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As I write this, the nation is focused on Washington, D.C., and the inauguration of Barack Obama. However, my attention is eight or so miles away in Alexandria, Va.
My granddaughter, Caroline, turns 7 on Jan. 21.
While her festivities aren't on the scale of an inaugural gala, on Sunday, Jan. 25, she and six of her friends are having a snowflake party. My daughter, Alison, has been planning it for months.
The party agenda includes: making marshmallow snowmen with red licorice for scarves, mini M&Ms for the buttons and carrot-shaped candy for noses; making snowflake bracelets; decorating snowflake sugar cookies with blue icing and snowflake sprinkles and playing pin the carrot nose on the snowman.
The menu: cheese shaped like snowflakes and snowflake crackers, hot chocolate, hot cider and popcorn. The cakes - chocolate with chocolate icing and a white snowflake stenciled on top and yellow cake with white icing and a blue sugar snowflake stenciled on top.
Each girl gets a goody bag with a scarf, mittens, hat, snowflake tattoo, snowflake pencil, snowflake stickers, snowman lollipop and a packet of hot chocolate to bring home.
I told her she has officially become one of those mothers other mothers hate.
Not really, of course. She's actually quite timid and unsure. Recently, she's started a blog, The Neurotic Housewife. (Read it at http://neuroticalison.blogspot.com) I'm biased, but I think it's clever.
Alison said the party is a new endeavor for her. Usually she opts for the Chuck E. Cheese/Bounce House/Build-A-Bear parties where all she has to do is show up with a credit card. She especially likes the places that throw in a teenage helper so she can hang back and take pictures to send Grandma.
For weeks she has been calling me with party detail updates, and I've caught her excitement. I'm excited to see how much pleasure she's getting out of being a mom.
I remember the day Caroline was born. Alison called me from the hospital in Arizona. She had had an epidural and wasn't in any pain and we chatted about the episode of Trading Spaces she was watching until it was time for her to deliver.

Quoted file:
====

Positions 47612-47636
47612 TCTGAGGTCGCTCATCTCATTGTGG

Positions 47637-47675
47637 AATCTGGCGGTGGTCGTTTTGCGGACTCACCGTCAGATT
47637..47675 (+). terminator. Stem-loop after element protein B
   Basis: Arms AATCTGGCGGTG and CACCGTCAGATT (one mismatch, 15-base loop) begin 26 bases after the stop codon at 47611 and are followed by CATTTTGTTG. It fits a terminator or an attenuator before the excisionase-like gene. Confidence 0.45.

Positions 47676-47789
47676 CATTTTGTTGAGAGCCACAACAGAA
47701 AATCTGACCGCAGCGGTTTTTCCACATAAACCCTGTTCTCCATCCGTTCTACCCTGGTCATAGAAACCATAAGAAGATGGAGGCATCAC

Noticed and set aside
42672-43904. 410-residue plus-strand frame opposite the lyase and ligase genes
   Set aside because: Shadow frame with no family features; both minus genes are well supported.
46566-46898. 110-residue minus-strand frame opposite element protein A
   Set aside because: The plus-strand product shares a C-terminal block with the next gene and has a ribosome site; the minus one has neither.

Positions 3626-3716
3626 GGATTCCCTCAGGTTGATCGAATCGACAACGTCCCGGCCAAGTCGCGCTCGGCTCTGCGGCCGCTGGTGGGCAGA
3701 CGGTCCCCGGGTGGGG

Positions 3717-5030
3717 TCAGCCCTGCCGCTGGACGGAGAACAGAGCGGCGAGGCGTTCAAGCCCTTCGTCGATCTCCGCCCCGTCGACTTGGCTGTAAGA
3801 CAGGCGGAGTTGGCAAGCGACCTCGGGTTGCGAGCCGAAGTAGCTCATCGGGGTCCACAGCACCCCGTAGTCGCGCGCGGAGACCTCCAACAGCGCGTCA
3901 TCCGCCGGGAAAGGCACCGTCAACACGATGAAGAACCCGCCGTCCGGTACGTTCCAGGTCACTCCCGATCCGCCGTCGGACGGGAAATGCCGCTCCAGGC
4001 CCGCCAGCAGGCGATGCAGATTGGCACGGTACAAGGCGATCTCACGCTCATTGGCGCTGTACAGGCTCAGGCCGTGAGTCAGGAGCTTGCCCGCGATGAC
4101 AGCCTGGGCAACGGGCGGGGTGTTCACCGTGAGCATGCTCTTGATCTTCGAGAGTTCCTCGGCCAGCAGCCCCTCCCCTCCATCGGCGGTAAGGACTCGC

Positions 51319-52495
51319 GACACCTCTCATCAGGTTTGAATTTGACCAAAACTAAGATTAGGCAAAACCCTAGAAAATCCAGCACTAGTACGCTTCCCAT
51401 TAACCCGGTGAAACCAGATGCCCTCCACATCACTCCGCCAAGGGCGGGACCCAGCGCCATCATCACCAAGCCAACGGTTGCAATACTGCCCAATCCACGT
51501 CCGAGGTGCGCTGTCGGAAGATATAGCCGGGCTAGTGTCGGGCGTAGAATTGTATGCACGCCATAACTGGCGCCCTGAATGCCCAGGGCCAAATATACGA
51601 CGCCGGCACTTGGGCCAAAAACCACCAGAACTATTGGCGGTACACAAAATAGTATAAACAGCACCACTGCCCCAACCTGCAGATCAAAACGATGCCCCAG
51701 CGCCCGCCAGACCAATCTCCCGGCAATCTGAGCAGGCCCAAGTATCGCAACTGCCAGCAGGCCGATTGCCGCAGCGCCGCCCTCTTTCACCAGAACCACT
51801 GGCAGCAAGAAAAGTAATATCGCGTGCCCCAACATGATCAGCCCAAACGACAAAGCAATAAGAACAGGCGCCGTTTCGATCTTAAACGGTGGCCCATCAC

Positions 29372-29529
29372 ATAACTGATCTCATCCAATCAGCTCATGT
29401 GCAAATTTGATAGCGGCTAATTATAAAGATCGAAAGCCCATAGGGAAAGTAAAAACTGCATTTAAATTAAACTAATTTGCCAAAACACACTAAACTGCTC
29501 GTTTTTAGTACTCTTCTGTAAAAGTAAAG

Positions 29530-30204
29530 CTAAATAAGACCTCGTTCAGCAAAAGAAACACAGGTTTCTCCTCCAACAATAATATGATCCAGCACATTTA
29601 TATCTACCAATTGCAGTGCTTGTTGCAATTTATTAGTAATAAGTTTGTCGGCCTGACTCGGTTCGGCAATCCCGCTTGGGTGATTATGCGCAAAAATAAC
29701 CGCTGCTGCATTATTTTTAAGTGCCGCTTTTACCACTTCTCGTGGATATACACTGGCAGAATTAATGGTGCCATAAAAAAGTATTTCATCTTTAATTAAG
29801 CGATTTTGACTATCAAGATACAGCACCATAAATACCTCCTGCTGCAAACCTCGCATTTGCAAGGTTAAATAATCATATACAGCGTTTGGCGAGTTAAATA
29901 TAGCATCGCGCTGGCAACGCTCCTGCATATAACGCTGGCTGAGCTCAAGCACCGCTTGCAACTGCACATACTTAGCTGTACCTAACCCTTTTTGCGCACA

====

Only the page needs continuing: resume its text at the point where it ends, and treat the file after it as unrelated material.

"Bye, Mom. Gotta go have the kid. Call you later," she had said.
We're not big on sentimental mush in our family.
From that moment she changed from being my child to being a fellow mom, and over these past seven years she has called often to tell me about how messy/noisy/annoying/inconvenient kids are.
Yep, yep. All of the above and then some, I tell her, and we commiserate together.
She doesn't especially love kids (except for her own), but because she loves her own, she's the neighborhood mom who passes out snacks and juice and lets a gang of 6-, 7- and 8-year-olds use her back porch as the spy club headquarters and her freezer for "frozen dirt" experiments.
She helps in Caroline's first grade class on Thursdays and mostly thinks what she does isn't grand or important, but it is. It's the life God has planned for her, at least for now. She quit college 12 years ago to get married, and maybe she'll go back someday or maybe she won't. A college degree doesn't guarantee a fulfilled life and God doesn't require one to accomplish his purposes.
This is a historic week in the history of our nation. We have our first black president. We're celebrating at least part of the dream Dr. Martin Luther King Jr. envisioned - and my daughter is giving my granddaughter a birthday party.
Some may think a significant life has to come with military honors and pomp, solemnity and ceremony, but I don't. I think God agrees.
Jesus told his followers that God cares about sparrows. He praised the pennies offered by a poor widow, talked about faith the size of a mustard seed, the growth potential of a kernel of wheat. He chose a puny shepherd boy to be king of Israel.
God seems to delight in what most consider small stuff and he yawns at what we think is grand and important. I think he takes great pleasure in moms who fold towels and show kids how to stab cheese chunks with fancy toothpicks and plan snowflake parties for 7-year-old girls.
It's not lofty, but it's heavenly. It's not glamorous, but it's eternal. Other than an hour of quiet or a box of chocolate, what more can any mom want?